I’m Brazilian. Like every Brazilian, I have a family WhatsApp group that connects me from Canada to home. Some time in October 2019, messages about avoiding the beach flooded the group. I wasn’t sure what that was about — I joked that I sure wasn’t going to go to the beach, not in Canada. I didn’t think much of it until I went on Instagram.
Every image on my feed was about the oil contamination of our beaches. It had gotten to the point where the governor of the state declared a state of emergency. Tonnes of oil had already been removed and they were still finding oil everywhere. Hundreds of animals had been found dead. No one knew where it was coming from because it wasn’t Brazilian oil. President Jair Bolsonaro said it wasn’t the federal government’s problem to deal with and proceeded to ignore the national contingency plan for environmental emergencies.
Oil had started to appear on our beaches months before, but the government hadn’t acknowledged it. Now, our beaches were black with petrol. Well, not our beaches, my beaches. The beaches I grew up with, where I’d dig up little molluscs. The sands that I would pretend were sprinkles, that I’d roll around in, feeling like a brigadeiro. The sea where I learned that the best way past a tall wave is through it. It was now buried in oil and the federal government refused to do anything about it.
Part of me wasn’t surprised. That had been their general attitude two months before, during the biggest fire the Amazon rainforest had suffered in decades. The saddest part was that the fire was man-made, both by supporters of Bolsonaro and by farmers in their annual illegal burning for open grazing areas. And then, the president accused the NGOs that work towards environmental conservation in the Amazon of starting the fires to “bring Brazil down.” The fire raged for a month before it simmered down to what is considered “normal,” but it still continues to burn, clearing thousands of hectares of virgin rainforest and killing thousands of animals.
I was distraught about the situation. The government’s inaction was infuriating, but what could I do half a world away with no money to donate? I shared information. At least people would know. And if enough people knew, we would be able to do something about it, right? But while I was distraught about the Amazon, I was devastated about the northeastern coast.
That hit home, literally. That was my family being affected. Everything that is part of who I am could be gone, or at the very least deeply affected. And I wasn’t even there to do anything about it. I couldn’t even try to save my home in whatever little way I could find. I couldn’t help my parents. The only people with the power to actually change anything were sitting and watching as if my world wasn’t disappearing.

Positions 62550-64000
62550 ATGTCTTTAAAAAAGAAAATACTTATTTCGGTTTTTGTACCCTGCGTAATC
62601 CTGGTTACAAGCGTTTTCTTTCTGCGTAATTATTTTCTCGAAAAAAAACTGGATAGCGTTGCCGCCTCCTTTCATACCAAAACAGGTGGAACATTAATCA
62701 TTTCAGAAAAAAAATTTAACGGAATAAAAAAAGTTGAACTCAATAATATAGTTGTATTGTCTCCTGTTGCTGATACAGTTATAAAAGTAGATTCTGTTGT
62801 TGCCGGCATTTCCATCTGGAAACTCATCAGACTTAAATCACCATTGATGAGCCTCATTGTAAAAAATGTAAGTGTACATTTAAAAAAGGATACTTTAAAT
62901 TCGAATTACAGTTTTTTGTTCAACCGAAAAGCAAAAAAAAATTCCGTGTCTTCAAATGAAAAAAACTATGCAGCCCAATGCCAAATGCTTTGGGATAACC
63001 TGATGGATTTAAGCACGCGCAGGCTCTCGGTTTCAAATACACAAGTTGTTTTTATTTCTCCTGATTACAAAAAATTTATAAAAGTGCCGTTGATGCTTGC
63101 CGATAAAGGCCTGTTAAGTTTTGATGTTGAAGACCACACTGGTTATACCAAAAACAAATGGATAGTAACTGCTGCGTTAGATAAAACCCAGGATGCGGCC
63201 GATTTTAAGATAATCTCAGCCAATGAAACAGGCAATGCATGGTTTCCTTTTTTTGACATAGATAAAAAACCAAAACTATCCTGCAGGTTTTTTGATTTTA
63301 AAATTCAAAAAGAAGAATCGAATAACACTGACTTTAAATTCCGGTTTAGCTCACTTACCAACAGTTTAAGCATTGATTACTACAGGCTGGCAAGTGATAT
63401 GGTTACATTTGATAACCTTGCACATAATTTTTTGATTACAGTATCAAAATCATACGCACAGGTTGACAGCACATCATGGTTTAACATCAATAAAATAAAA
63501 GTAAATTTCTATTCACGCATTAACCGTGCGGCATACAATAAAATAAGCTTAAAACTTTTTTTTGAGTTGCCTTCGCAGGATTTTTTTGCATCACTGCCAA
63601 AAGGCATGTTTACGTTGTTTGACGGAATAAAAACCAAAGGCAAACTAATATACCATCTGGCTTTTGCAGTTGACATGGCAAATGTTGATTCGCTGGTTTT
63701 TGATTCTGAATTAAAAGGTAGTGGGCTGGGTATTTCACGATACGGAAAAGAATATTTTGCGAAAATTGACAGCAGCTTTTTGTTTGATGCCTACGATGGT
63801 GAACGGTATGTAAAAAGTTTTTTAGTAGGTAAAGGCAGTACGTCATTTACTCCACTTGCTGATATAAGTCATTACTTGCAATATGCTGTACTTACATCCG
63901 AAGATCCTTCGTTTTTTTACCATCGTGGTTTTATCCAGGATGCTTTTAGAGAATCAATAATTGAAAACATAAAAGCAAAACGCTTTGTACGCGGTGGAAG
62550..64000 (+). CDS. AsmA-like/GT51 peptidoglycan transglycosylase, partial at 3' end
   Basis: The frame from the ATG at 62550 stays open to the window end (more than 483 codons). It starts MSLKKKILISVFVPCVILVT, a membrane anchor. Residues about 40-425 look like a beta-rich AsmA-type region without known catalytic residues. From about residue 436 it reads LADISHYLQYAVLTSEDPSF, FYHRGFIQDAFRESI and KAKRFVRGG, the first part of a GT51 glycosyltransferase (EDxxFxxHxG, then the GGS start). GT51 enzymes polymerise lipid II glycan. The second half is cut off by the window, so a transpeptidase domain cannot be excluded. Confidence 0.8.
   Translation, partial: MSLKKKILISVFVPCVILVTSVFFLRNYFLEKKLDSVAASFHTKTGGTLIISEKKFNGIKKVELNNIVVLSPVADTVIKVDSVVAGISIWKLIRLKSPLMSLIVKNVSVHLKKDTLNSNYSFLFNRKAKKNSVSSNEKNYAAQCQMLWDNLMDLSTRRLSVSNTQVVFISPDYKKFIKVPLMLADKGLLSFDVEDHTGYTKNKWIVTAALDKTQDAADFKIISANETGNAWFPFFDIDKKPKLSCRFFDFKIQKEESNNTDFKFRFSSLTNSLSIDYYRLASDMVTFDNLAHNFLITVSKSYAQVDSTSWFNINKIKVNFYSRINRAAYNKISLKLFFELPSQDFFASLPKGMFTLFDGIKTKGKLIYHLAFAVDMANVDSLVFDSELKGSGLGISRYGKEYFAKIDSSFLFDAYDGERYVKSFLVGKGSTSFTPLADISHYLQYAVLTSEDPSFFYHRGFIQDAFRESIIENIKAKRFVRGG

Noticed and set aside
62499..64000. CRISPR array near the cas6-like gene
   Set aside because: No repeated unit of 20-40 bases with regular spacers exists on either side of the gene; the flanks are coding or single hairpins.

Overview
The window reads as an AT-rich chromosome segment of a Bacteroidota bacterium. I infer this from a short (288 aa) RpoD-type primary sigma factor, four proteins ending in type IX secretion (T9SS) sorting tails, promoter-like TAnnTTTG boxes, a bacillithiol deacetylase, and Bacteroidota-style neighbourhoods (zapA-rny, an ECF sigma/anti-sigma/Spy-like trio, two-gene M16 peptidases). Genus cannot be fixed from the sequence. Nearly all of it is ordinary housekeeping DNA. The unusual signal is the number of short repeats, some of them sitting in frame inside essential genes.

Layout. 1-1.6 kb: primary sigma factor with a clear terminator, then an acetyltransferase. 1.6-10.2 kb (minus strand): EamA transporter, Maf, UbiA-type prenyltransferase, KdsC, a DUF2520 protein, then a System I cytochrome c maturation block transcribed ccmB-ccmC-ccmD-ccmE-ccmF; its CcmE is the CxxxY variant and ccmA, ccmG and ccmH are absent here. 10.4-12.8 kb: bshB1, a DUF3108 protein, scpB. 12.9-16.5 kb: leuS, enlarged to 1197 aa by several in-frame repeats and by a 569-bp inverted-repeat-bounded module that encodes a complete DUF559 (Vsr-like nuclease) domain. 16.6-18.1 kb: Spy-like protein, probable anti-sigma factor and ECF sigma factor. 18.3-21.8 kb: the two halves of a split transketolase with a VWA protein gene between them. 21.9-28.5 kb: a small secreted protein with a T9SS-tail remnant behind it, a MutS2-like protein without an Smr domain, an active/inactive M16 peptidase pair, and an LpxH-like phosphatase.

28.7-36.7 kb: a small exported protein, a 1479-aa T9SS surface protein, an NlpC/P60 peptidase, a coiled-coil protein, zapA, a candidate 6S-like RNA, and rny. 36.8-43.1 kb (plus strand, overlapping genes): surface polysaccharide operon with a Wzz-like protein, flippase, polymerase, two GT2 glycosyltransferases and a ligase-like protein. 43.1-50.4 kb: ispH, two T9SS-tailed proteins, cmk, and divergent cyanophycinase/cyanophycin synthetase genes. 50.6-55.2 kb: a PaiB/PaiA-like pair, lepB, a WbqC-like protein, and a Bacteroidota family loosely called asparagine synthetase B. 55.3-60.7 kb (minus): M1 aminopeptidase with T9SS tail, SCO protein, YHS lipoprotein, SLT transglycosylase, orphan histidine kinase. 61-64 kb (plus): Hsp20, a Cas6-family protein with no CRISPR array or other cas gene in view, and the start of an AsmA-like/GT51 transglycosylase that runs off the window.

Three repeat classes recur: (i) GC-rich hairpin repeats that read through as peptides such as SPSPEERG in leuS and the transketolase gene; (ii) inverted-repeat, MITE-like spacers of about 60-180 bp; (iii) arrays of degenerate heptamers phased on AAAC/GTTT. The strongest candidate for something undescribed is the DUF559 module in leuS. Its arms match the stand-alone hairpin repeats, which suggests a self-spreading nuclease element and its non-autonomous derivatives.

The state government declared an emergency situation, but that wasn’t enough to clean up the beach. So people started mobilizing — huge groups of people coming together to physically remove the oil, my family included. I wished I was there instead of them.
Petrol is extremely toxic, so I was worried. If it touched their skin, they would have to immediately go to the hospital. If it was put in a place with no air circulation, it would release toxic gases. And here I was in Canada in the middle of fall, trying to focus on classes while everything I loved was in danger. The least I could have done was be there to grieve. To stand with my community.
I love being in Canada. It was my choice to come here. But that doesn’t take away the feeling of impotence that comes with not being able to take direct action on things that matter to you back home.
The day I learned all of this, I cried. Sitting in a crowded 49 bus, looking at the news and the photos from friends and family, I sobbed. Out in public with no shame, feeling like there was nothing else to do. But I did end up doing one thing through all the tears — I kept sharing information.
I shared image after image of what had become of my beaches. I wrote paragraphs and directly explained to friends what it all meant. How the oil was suffocating the marine life, how the government took no action, how it made me feel.
Posting online is important. It allows people to be informed and at least have the potential to do something. But the truth is that sharing information can only go so far. Doing that wasn’t stopping more oil from appearing, it wasn’t donating money, it wasn’t helping with the cleanup.
Still, I did it.
I did it for selfish reasons. I did it because I couldn’t bear that pain alone. I did it because I needed someone to feel my grief too, for someone to understand, for someone to tell me I wasn’t crazy for caring so much.
I continued sharing, but I had to accept that there wasn’t much else I could do. It ended up that coming to terms with my own impotence was a lot like getting past a tall wave — sometimes the only way is through it, head first, with everything you have and with the hope that you won’t be washed away.
I’ve been putting off writing this essay for a number of reasons. Part of me is scared to think too much about what has happened. The other part feels guilty for not being able to do enough.
One can only hold so much grief and that is part of the reason I can’t be moved by any more climate-crisis-instigated disasters. I don’t have space in me to hold all the pain of the world. I just keep coming back to this awful question: what can one person do to save an entire ecosystem when even their government doesn’t think it’s important?